Miripolsky was born in Paris, France in 1951. His father was Bert Miripolsky, also an artist and the cultural advisor for the American Foreign Service. He attended the California Institute of the Arts where he honed his style. However, he left the institution after two years and briefly pursued an acting career before dedicating himself to visual art full-time.
After his acting stint, Miripolsky became a full-time artist through the creative work he did for Elton John, most notably the "piano jacket" which the musician wore at his 1980 Central Park Concert. This ultimately led to working with other musicians including Cheap Trick, Bette Midler, Quincy Jones, Rolling Stones and Tatsuro Yamashita. He created brand imagery for Bud Light, Mattel, Spago, Superior grocers, and other global markets.
Miripolsky got his inspiration for the "Fear No Art" series when he was in the hospital recovering from major injuries he incurred in a car accident. He tired at the wheel of his car driving home from the wedding of Wolfgang Puck and Barbara Lazaroff. In the ensuing accident, he broke both legs and hips, and his face was badly disfigured. "I was like Quasimodo... wrapped up like the Invisible Man," Miripolsky told a Hamilton Spectator reporter. While he was confined to bed at the UCLA Medical Center, an anonymous well wisher sent Miripolsky several hand-made cards, encouraging him to take hope and overcome his injuries. Miripolsky grabbed some cardboard which he happened to have on hand and painted a design to reciprocate the gesture. Eventually, he painted fifty of these cards which were autobiographical and chronicled his injury and recovery. Bert Miripolsky, the artist's father, encouraged him to publish the series which became a book titled Fear No Art: A Crash Course in Reality.
The "Fear No Art" series reverberated through the art world. The phrase was picked up by defenders of controversial artist Robert Mapplethorpe. United States President Bill Clinton cited the phrase as characterizing culture during the Clinton era. Both Clinton and Aerosmith's Steven Tyler wore the "Fear No Art" button as a statement that artistic differences should be respected. According to an article in the Advocate, actor Vincent Price, in his declining years, attached the button to his robe and never took it off. "He died with it on," Miripolsky told the Advocate.
In 1988, Miripolsky was approached by a Japanese art patron, Osamu Horiba, who admired his work and invited him to exhibit his work in Japan. The resulting major shows were backed by Horiba at the cost of half a million dollars, according to the New York Times. Miripolsky thinks his work resonates so strongly with the Japanese because of its wildness and freedom. "They want to grasp that, to grab it," he said. Miripolsky departed from his usual pop art theme to design a blood collection bag for a Japanese blood products company, Terumo Medical corporation. He returned to album covers for Tatsuro Yamashita's Artisan (album), which debuted at #1 on the Oricon charts and spent 20 weeks on the charts. Miripolsky later went to design the set for the Japan Gold Disc Awards for four consecutive years.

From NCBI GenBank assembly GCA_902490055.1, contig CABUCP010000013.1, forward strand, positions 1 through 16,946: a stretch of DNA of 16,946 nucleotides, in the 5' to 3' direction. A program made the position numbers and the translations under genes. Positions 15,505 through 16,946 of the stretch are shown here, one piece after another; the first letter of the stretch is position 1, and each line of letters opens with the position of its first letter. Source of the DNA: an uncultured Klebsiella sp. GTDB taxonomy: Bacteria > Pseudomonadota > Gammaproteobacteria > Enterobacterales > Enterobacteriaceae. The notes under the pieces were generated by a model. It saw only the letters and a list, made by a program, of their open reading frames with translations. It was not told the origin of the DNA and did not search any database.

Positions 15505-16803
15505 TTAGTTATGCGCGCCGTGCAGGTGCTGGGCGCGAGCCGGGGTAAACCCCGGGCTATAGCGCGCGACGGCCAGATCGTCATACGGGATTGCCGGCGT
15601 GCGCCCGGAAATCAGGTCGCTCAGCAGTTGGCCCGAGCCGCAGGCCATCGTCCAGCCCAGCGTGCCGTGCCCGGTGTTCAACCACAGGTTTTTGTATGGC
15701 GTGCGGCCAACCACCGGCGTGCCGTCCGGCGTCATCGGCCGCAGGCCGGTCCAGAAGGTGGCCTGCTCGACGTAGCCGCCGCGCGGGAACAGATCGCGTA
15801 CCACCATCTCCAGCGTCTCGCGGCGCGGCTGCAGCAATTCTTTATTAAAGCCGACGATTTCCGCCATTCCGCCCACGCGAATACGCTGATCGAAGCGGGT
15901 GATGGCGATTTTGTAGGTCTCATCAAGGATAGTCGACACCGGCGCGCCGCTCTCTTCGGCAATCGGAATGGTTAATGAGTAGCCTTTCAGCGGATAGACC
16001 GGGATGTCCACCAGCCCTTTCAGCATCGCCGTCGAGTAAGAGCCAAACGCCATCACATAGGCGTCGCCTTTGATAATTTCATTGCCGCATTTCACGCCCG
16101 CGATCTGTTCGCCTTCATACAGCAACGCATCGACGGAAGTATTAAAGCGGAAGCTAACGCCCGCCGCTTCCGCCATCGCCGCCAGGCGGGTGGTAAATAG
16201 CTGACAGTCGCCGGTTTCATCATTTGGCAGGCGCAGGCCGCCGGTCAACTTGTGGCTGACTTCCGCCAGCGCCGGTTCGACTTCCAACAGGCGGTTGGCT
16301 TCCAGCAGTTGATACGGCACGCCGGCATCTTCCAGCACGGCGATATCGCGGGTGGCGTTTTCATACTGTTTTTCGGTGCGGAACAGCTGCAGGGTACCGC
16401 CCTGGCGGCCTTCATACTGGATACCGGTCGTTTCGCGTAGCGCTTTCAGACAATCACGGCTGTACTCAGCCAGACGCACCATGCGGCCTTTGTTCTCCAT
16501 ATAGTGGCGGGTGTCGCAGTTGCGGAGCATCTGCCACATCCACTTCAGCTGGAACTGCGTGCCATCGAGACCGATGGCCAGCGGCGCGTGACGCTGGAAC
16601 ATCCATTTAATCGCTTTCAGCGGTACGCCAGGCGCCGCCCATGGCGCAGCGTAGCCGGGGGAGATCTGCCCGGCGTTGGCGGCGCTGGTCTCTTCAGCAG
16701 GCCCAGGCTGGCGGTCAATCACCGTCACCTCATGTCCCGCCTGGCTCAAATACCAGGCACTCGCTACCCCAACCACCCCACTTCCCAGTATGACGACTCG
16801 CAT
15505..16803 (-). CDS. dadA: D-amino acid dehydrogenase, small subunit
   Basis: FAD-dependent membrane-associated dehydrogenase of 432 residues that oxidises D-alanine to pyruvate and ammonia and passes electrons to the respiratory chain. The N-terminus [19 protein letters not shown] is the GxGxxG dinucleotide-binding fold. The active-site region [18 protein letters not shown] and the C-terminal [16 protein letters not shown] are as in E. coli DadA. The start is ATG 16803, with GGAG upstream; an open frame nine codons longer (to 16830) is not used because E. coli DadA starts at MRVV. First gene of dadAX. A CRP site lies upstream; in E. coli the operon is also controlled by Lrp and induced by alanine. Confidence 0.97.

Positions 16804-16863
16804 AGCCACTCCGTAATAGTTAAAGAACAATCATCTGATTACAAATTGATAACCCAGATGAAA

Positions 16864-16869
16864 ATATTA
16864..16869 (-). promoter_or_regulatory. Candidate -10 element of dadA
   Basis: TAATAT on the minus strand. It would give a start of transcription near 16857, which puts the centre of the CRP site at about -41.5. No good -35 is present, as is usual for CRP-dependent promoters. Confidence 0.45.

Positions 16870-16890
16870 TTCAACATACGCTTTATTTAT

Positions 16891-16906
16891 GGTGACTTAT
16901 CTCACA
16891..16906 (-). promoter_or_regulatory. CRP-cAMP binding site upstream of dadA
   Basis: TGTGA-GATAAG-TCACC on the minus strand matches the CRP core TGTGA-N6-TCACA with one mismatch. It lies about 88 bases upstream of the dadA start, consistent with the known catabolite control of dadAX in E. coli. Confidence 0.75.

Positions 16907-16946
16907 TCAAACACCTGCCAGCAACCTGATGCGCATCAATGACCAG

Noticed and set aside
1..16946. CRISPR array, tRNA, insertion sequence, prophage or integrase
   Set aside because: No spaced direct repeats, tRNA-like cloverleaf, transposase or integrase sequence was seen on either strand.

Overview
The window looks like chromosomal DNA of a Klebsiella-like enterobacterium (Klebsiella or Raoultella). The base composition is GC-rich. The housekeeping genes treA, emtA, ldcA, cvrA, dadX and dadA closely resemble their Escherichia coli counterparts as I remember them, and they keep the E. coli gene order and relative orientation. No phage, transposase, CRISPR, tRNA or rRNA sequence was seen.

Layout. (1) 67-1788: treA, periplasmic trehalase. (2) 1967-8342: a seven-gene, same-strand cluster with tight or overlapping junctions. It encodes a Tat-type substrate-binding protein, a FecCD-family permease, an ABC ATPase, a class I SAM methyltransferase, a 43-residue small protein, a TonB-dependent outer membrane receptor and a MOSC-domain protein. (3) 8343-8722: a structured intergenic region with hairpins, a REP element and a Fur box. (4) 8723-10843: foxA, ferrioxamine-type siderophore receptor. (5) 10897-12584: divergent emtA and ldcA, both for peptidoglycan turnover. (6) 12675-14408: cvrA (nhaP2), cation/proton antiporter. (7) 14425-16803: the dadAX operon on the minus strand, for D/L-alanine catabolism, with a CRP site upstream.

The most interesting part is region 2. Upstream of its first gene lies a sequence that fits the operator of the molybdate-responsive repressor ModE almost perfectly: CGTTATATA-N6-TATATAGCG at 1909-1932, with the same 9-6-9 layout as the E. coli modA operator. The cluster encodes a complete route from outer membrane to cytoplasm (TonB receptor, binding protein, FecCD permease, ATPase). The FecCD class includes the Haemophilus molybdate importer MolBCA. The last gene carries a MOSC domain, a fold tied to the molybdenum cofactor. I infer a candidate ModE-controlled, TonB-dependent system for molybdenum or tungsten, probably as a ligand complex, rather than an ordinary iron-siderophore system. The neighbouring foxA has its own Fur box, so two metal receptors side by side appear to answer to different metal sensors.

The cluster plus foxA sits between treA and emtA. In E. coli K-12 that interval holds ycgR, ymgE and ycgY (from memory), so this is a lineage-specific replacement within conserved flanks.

In 1991, Absolut Vodka commissioned Miripolsky for his first illustration, which led to several other advertising campaigns organized around Miripolsky's original work. In 1996, the artist was recorded painting on an Absolut webcast which broadcast for a week and was titled the "Human Ant Farm." In 1997, San Francisco's landmark billboard featured a painting titled "Absolut Miripolsky." In 1992, Miripolsky painted a mural on the floor of University of California at Los Angeles' center basketball court at Pauley Pavilion on behalf of the 1992-1993 season of the MTV show, Rock and Jock B-Ball Jam.
From 1997 to 2004, Miripolsky illustrated the sets of NBC's The Tonight Show with Jay Leno. These works were huge scenic paintings and floor art that accompanied the guest bands' segments of the show. It was the first and only time in NBC's history that the network commissioned an independent artist to create such large-format work.
In 2011, Miripolsky was asked to create a mural for the fence of the newly reopening Museum of Monterey. The artist was assisted by a team of art students in creating a mural that represents the sky and ocean using four different shades of blue. Through an optical illusion, the mural gives the visual impression that the museum is sitting on undulating waves of water. Miripolsky sketched out the design on the fence first and, using a sort of paint-by-numbers system, the students colored in the mural. Museum President Todd Hood described the mural as "fundamentally important to the museum and to Monterey."
Miripolsky created a fifteen by fifty foot mural on vinyl in conjunction with Downtown Art Walk, a Los Angeles arts organization. The installation, painted on vinyl, is displayed on the wall on Olive Street between Fifth and Sixth, across from the Millennium Biltmore Hotel. It portrays a panorama of Los Angeles' most recognizable landmarks. Nearby, Miripolsky's "Urban Artscape" is a permanent installation at Seventh and Figueroa. Also painted on vinyl, the 8–foot-by-20-foot mural was supported by Arts Brookfield and the DTLA Art Walk. Miripolsky designed the visual art for a Star Line Tours double-decker bus that makes a six-hour citywide tour, covering Hollywood, Beverly Hills and Downtown Los Angeles.
Miripolsky has advocated and donated his creative talent to a number of social and political causes. He has also been frequently commissioned to create artwork on behalf of various causes.